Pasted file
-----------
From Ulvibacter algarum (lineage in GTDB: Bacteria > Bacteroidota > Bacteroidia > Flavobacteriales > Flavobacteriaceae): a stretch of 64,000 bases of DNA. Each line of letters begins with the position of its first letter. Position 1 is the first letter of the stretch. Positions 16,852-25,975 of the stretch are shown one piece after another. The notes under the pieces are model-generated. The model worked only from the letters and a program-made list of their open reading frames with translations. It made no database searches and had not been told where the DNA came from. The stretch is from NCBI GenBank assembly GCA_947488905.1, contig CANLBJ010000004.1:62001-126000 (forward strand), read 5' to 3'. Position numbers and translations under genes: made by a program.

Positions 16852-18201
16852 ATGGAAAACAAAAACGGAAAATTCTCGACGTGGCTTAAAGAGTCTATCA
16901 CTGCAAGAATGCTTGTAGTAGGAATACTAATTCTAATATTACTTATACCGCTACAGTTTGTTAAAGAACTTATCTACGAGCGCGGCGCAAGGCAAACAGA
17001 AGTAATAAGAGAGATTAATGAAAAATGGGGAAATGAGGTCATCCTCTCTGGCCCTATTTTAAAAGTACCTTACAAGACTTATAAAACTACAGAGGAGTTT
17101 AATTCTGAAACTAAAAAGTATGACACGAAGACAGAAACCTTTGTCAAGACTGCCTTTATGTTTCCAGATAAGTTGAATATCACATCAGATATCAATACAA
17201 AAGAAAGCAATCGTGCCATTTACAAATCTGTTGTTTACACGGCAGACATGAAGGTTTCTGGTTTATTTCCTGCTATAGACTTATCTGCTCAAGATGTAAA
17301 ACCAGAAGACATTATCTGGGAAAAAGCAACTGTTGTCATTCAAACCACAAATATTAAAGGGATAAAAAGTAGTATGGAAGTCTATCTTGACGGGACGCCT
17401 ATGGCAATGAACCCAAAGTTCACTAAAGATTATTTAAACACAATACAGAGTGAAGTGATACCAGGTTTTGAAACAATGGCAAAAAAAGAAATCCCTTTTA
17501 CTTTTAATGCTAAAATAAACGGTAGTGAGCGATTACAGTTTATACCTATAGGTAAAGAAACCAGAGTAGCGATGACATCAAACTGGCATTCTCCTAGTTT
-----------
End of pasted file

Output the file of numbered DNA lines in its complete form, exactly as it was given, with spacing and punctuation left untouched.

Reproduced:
From Ulvibacter algarum (lineage in GTDB: Bacteria > Bacteroidota > Bacteroidia > Flavobacteriales > Flavobacteriaceae): a stretch of 64,000 bases of DNA. Each line of letters begins with the position of its first letter. Position 1 is the first letter of the stretch. Positions 16,852-25,975 of the stretch are shown one piece after another. The notes under the pieces are model-generated. The model worked only from the letters and a program-made list of their open reading frames with translations. It made no database searches and had not been told where the DNA came from. The stretch is from NCBI GenBank assembly GCA_947488905.1, contig CANLBJ010000004.1:62001-126000 (forward strand), read 5' to 3'. Position numbers and translations under genes: made by a program.

Positions 16852-18201
16852 ATGGAAAACAAAAACGGAAAATTCTCGACGTGGCTTAAAGAGTCTATCA
16901 CTGCAAGAATGCTTGTAGTAGGAATACTAATTCTAATATTACTTATACCGCTACAGTTTGTTAAAGAACTTATCTACGAGCGCGGCGCAAGGCAAACAGA
17001 AGTAATAAGAGAGATTAATGAAAAATGGGGAAATGAGGTCATCCTCTCTGGCCCTATTTTAAAAGTACCTTACAAGACTTATAAAACTACAGAGGAGTTT
17101 AATTCTGAAACTAAAAAGTATGACACGAAGACAGAAACCTTTGTCAAGACTGCCTTTATGTTTCCAGATAAGTTGAATATCACATCAGATATCAATACAA
17201 AAGAAAGCAATCGTGCCATTTACAAATCTGTTGTTTACACGGCAGACATGAAGGTTTCTGGTTTATTTCCTGCTATAGACTTATCTGCTCAAGATGTAAA
17301 ACCAGAAGACATTATCTGGGAAAAAGCAACTGTTGTCATTCAAACCACAAATATTAAAGGGATAAAAAGTAGTATGGAAGTCTATCTTGACGGGACGCCT
17401 ATGGCAATGAACCCAAAGTTCACTAAAGATTATTTAAACACAATACAGAGTGAAGTGATACCAGGTTTTGAAACAATGGCAAAAAAAGAAATCCCTTTTA
17501 CTTTTAATGCTAAAATAAACGGTAGTGAGCGATTACAGTTTATACCTATAGGTAAAGAAACCAGAGTAGCGATGACATCAAACTGGCATTCTCCTAGTTT